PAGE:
3. Texture change of the miso. Miso tends to go ‘gritty’ when overcooked or boiled. This is why recipes call for it to be added after the broth has boiled.

How to store miso soup

Store miso soup in an airtight container in the fridge, where it will last 2-3 days. For best results, separate any tofu, seaweed, and green onions from the miso soup before storing. You can keep miso soup at room temperature for up to 2 hours before you need to store it.

If you’re just wanting to keep your leftover miso soup overnight, keeping the solid stuff in the soup should be fine. After 24 hours, though, they start to go bad pretty rapidly.

Storing the tofu separately from the miso soup helps to ensure that it doesn’t get ‘waterlogged’ and soggy.

Freezing miso soup

To freeze miso soup, remove any remaining tofu and green onions. Next, divide the miso soup into individual portions and freeze in separate airtight containers. Miso soup can last up to 2 months in the freezer. You can also freeze the tofu separately.

To freeze the tofu, lay it out on a baking tray to flash freeze it before transferring the cubes to a heavy-duty freezer bag. The tofu will become slightly spongier after freezing but this is a good thing because it means it can soak up more of the soups flavor!

Some sources online suggest freezing miso soup in ice cube trays. I was considering testing this, but in reality I would need so many ice cubes that it would defeat the purpose of having smaller portions.

Your best bet is to invest in some small, one-portion airtight containers if you don’t have any already. These containers are perfect as they hold 6oz of liquid and are fully airtight. They’re just the right size for a regular portion of miso soup.

How long does miso soup last?

  • In the refrigerator, miso soup can last up to 2-3 days.
  • In the freezer, miso soup can last up to 2 months.
  • At room temperature, miso soup can last up to 2 hours.

As miso soup comprises several ingredients, you can estimate how quickly the miso soup will go off by the most perishable ingredient in the dish.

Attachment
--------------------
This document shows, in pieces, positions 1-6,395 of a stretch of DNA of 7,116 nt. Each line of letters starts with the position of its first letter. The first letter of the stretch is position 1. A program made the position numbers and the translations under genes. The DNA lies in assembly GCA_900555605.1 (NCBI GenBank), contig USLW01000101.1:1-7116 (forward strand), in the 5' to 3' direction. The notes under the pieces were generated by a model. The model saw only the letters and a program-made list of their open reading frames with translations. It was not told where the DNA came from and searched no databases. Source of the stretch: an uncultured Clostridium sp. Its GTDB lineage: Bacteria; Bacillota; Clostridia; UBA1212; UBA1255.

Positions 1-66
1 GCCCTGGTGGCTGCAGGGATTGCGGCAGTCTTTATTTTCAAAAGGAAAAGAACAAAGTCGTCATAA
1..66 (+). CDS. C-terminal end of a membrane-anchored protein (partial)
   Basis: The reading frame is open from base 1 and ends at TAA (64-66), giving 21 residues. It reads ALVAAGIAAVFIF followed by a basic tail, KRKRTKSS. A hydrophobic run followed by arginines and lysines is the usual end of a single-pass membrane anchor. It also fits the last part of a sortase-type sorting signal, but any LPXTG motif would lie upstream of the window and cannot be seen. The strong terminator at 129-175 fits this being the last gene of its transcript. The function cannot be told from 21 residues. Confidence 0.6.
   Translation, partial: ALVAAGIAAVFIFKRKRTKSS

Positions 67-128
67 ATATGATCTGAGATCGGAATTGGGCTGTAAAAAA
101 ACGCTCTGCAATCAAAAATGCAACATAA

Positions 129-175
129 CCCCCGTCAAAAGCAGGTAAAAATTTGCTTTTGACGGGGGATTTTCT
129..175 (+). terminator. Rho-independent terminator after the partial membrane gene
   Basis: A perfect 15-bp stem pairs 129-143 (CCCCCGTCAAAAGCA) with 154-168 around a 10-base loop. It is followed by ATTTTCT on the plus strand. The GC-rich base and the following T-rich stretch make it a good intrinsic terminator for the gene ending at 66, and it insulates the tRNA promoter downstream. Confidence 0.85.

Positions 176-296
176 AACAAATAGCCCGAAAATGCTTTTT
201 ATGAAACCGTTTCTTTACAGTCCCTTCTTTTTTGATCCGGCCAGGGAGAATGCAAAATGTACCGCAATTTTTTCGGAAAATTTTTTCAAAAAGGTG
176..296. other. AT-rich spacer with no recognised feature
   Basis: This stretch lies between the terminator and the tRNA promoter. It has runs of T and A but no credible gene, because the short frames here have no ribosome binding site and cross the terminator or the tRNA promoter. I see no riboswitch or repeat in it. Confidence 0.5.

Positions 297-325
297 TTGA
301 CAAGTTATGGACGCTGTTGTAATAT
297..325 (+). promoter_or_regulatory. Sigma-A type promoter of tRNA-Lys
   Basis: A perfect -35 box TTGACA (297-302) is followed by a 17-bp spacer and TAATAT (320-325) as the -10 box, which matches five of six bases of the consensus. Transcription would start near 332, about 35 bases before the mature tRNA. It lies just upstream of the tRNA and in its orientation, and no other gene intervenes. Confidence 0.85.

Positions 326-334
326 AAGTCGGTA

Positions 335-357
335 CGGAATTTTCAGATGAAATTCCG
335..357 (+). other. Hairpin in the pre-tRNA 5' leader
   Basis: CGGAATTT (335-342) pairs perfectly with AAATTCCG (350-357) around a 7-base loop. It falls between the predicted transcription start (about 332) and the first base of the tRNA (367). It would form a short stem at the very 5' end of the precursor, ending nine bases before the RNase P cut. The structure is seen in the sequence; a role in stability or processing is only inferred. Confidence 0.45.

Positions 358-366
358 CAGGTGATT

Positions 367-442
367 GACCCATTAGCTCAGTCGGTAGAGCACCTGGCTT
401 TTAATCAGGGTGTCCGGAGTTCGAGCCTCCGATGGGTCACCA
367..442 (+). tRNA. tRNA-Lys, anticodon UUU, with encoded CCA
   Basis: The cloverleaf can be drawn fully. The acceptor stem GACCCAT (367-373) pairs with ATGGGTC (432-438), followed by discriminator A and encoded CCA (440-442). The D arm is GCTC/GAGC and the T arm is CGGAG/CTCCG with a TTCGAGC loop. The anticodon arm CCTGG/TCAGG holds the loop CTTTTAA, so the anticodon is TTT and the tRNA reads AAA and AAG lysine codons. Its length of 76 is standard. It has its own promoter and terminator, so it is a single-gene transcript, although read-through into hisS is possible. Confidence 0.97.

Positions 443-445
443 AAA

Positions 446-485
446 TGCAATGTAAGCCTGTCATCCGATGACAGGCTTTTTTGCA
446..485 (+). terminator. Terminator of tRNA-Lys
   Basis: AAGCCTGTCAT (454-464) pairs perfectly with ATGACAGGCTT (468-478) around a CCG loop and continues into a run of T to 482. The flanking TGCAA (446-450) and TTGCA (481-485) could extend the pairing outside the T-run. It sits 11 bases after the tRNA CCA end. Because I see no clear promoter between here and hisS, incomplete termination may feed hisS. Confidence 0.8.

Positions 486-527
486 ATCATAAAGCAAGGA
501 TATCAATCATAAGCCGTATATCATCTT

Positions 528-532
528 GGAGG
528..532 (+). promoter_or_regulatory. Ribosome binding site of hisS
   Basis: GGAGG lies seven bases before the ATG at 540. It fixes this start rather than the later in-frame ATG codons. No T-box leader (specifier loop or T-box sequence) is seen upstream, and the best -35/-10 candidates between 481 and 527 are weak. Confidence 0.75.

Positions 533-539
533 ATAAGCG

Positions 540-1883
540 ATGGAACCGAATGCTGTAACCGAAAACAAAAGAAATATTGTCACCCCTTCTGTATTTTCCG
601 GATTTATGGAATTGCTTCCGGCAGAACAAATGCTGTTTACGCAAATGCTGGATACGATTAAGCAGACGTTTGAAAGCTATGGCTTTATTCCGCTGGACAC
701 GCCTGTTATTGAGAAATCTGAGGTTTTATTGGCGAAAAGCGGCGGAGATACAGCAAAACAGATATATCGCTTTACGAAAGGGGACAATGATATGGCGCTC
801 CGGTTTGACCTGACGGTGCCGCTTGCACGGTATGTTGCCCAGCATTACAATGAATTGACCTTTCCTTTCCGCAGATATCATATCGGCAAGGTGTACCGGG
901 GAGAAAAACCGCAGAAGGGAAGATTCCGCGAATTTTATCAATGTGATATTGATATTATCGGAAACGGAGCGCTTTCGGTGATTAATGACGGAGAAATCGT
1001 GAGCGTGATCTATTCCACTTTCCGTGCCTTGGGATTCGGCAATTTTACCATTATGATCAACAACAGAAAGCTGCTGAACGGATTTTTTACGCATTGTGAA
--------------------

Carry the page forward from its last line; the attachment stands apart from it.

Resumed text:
Here are some examples of perishable ingredients that you may have in your miso soup:

  • Tofu
  • Potatoes
  • Mushrooms
  • Bean sprouts
  • Pumpkin
  • Spinach

How to tell if miso soup is bad

To tell if miso soup has gone bad, look out for a fishy, rotten smell. Also, gone-off miso soup will have a sour, bitter taste. Look out for a white film covering or floating on top of the dish.

If you are worried that your miso soup has gone off, remember the good old food safety saying:

“When in doubt, throw it out.”

Spoiled miso soup can cause food poisoning. It’s just not worth the risk.

Making miso soup ahead of time

Here are some tips for making miso soup ahead of time:

  • Make and store the broth before adding the miso. Keep the miso separately and only add it to individual portions when serving. Doing so allows you to bring the broth to a boil without worrying about the miso losing potency or nutritional value.
  • Consider making some ‘instant miso soup balls’. When you’re ready to indulge, just add boiling water. Genius? I think so.
  • Store ingredients such as tofu and scallions separately from the broth. This is especially relevant when you plan on freezing or keeping the soup for more than a couple of days.

The BEST Way To Reheat Miso Soup

It’s easy to end up with more miso soup than you bargained for. Don’t get me wrong – it’s incredibly delicious – I just always find myself making (and sometimes ordering) too much.
If you’re in the same boat, you may be wondering if you can save your miso soup and reheat it later.
No ratings yet
Prep Time 2 mins
Cook Time 7 mins
Total Time 9 mins
Course Appetizer
Cuisine Japanese
Servings 1 person
Calories 40 kcal

Equipment

Pan

Ingredients
 

  • 1 portion miso soup
  • 1 portion tofu and other miso soup ingredients

Instructions
 

  • Pour your miso soup into a small saucepan.
  • Place the saucepan over a low heat and gently warm up the soup.
  • Gradually increase the heat to a medium heat, making sure the miso soup does not boil.
  • Reheat for 5-7 minutes or until the miso soup reaches 165°F (74°C).
  • Serve immediately.

Nutrition

Serving: 100gCalories: 40kcal
Tried this recipe?Let us know how it was!